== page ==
As Election Day nears, the candidates for state superintendent of public instruction have been busy selling voters on their ideas. 

But the state superintendent can’t enact every policy on their own; most require legislative approval. Oklahoma Watch took a look at several of the candidates’ proposals to answer a question: Can they do that? 

There are two candidates for state superintendent on the ballot: Jena Nelson, a Democrat, and Ryan Walters, a Republican. Both are certified teachers.

Nelson, 44, teaches at Classen School of Advanced Studies Middle School in Oklahoma City Public Schools and was the 2020 Oklahoma Teacher of the Year. She’s on a leave of absence to campaign. 

Walters, 37, is the state secretary of education and executive director of Every Kid Counts Oklahoma, a nonprofit organization that supports charter schools and private school vouchers.

Here’s an analysis of several policy proposals made by the candidates: 

Patriotic Training For Educators

Walters at a campaign event in Bartlesville recently suggested that, if elected, he would put history teachers through patriotic training. He said he’s in talks with Hillsdale College to provide the course. 

Hillsdale College is a small private Christian school in Michigan known for its principled refusal of state and federal funds, including through student loans or grants such as Pell Grants, and its role in the Trump administration’s 1776 Commission.

Hillsdale has been expanding its conservative, American exceptionalism curriculum into elementary and secondary schools through a network of classical charter schools, with the first in Oklahoma, Tulsa Classical Academy, slated to open in 2023. 

Local school boards and the state Legislature set teacher training in Oklahoma. Currently, there are two dozen statewide requirements, including preventing seizures, reporting suspected child abuse, autism support, and digital teaching and learning. Not all are required of all educators, and new requirements are added regularly.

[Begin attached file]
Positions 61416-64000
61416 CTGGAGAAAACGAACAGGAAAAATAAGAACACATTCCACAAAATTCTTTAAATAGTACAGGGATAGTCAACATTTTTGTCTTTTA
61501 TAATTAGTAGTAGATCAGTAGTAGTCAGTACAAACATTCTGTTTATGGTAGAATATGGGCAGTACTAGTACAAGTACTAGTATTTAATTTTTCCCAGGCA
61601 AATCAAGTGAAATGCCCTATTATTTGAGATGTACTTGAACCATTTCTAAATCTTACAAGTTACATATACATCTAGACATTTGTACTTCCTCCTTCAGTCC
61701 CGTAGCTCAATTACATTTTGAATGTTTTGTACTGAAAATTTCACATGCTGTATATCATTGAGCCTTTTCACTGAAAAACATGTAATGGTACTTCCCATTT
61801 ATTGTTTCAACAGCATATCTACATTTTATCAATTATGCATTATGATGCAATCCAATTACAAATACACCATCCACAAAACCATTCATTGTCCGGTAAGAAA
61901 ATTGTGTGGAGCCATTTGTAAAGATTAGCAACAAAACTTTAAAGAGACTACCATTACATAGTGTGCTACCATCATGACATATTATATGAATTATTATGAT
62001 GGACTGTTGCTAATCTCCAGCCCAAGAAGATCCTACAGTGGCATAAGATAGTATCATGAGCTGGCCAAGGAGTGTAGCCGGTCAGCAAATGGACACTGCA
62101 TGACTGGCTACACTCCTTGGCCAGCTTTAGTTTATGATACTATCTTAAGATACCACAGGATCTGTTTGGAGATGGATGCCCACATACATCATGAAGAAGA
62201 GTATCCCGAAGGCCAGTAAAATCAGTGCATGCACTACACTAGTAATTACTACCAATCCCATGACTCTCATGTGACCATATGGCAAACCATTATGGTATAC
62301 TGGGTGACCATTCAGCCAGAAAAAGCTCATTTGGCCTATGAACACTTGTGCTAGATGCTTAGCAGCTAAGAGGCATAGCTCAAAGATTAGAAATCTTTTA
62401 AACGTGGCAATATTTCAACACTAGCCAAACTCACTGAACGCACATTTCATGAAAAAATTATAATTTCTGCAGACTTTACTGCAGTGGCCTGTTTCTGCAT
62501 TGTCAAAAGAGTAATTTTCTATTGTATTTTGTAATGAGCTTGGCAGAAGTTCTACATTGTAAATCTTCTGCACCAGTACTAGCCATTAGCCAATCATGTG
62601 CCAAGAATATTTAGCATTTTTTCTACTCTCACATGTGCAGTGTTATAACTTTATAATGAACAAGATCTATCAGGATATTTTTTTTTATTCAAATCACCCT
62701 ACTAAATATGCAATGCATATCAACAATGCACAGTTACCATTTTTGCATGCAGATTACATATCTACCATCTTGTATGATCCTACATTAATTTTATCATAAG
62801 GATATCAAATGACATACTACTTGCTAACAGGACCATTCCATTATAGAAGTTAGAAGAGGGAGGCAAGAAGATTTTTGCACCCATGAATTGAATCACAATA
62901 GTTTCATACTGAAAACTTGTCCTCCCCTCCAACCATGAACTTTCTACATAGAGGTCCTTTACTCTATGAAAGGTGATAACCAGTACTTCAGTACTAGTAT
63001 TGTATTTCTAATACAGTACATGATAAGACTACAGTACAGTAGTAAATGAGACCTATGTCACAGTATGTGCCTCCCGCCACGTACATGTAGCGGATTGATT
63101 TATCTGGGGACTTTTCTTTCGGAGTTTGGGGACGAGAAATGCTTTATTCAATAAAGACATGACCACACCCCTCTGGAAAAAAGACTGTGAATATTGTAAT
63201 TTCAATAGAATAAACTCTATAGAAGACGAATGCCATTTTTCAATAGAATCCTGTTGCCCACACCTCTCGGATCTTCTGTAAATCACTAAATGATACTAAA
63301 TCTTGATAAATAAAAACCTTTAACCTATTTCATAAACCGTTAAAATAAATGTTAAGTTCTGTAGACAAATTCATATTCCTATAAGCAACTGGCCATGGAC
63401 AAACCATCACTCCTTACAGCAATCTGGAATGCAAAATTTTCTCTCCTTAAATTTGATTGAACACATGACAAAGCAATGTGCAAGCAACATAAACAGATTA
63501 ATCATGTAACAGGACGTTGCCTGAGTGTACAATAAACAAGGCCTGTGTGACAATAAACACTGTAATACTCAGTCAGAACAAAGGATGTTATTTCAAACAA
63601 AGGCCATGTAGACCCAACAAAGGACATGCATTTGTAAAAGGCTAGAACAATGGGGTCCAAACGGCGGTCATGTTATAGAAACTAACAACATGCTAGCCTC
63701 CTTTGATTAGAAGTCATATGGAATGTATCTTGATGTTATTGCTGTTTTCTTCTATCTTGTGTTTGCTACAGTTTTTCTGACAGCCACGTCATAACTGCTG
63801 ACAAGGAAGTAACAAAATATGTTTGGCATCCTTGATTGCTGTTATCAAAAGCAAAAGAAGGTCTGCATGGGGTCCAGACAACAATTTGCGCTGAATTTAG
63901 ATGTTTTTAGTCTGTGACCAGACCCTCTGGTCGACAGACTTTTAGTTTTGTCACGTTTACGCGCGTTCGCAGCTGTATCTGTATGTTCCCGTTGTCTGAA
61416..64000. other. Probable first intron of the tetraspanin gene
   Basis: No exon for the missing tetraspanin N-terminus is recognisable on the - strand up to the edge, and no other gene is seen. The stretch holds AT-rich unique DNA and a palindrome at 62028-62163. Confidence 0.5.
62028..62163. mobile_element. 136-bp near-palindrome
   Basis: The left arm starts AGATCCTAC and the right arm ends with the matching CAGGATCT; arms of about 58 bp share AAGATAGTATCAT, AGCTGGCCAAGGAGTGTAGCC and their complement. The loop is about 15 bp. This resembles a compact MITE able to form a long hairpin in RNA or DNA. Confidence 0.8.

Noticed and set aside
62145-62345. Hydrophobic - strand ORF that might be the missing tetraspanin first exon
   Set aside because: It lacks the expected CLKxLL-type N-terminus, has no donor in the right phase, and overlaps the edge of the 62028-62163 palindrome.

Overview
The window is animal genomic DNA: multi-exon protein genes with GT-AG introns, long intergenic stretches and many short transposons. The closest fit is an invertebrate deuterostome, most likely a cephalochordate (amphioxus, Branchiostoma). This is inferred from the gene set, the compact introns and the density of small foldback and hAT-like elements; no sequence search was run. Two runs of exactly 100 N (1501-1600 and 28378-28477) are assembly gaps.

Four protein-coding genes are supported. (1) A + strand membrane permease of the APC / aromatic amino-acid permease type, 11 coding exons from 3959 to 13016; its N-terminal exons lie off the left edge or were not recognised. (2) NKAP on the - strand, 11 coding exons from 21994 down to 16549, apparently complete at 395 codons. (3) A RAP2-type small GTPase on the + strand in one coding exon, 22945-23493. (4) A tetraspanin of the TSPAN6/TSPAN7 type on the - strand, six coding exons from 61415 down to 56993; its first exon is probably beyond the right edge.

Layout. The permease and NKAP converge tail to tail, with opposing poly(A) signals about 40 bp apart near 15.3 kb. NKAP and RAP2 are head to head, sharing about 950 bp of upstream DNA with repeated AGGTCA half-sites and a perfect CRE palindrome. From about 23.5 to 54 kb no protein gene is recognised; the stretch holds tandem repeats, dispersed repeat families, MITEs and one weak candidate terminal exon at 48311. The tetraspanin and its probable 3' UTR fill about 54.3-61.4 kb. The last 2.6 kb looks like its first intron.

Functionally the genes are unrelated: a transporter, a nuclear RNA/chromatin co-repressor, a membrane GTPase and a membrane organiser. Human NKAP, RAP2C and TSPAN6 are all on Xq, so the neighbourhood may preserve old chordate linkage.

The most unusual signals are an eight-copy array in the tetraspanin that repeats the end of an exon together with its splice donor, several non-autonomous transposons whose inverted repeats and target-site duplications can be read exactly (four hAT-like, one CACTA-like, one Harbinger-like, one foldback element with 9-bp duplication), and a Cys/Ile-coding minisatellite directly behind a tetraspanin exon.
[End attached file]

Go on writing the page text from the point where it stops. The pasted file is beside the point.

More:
To implement patriotic training statewide as a requirement, Walters would need legislative approval. Lawmakers proposed two bills this year that would have allowed schools to use the Hillsdale curriculum in classrooms, but neither passed out of committee.

Eliminating State Tests

Nelson said during a candidate debate on FOX 25 she would eliminate state tests, instead using benchmark tests at the beginning, middle and end of the year to measure student performance — with the end of the year scores counting for state test data. 

By using benchmark tests, teachers can intervene sooner when a student needs help, she said. State test results are typically not available until summer or early fall when students have already progressed to the next grade level.

The Every Student Succeeds Act, the main federal law governing education, requires states to test students annually in reading and math in grades 3 through 8 and once in high school. It also requires statewide science assessments at least once in elementary, middle and high school. The law allows states to use multiple measures of proficiency instead of one big end-of-year exam, as long as the tests are given statewide. 

Florida is moving to this model, becoming the first state in the nation to do so. Gov. Ron DeSantis earlier this year approved legislation replacing state tests with progress monitoring for school accountability starting in 2022-23. Instead of multi-day, end-of-year, high-stakes tests for English language arts and math, students will have three short check-ins throughout the school year, according to a press release by the governor’s office. 

Refusing Federal Funding

At a campaign event in August, Walters said Oklahomans need to phase out federal funding for education because it’s tied to federal requirements. 

Later, in a video posted to social media, he said he wouldn’t accept federal funding that comes with mandates that aren’t useful for students, teachers or administrators or indoctrinates kids, pushes an agenda or creates socialists.

Walters told CNHI he’s already begun phasing out some federal dollars as secretary of education and has been reviewing grants under the state Department of Education. 

“Frankly, Joe Biden and Washington, D.C., don’t have a clue about how to improve Oklahoma education,” Walters said. In the FOX 25 debate, Walters said one of the federal policies he takes issue with is transgender youth using the bathroom that aligns with their gender identity. The Biden administration has held that anti-discrimination laws apply to transgender students.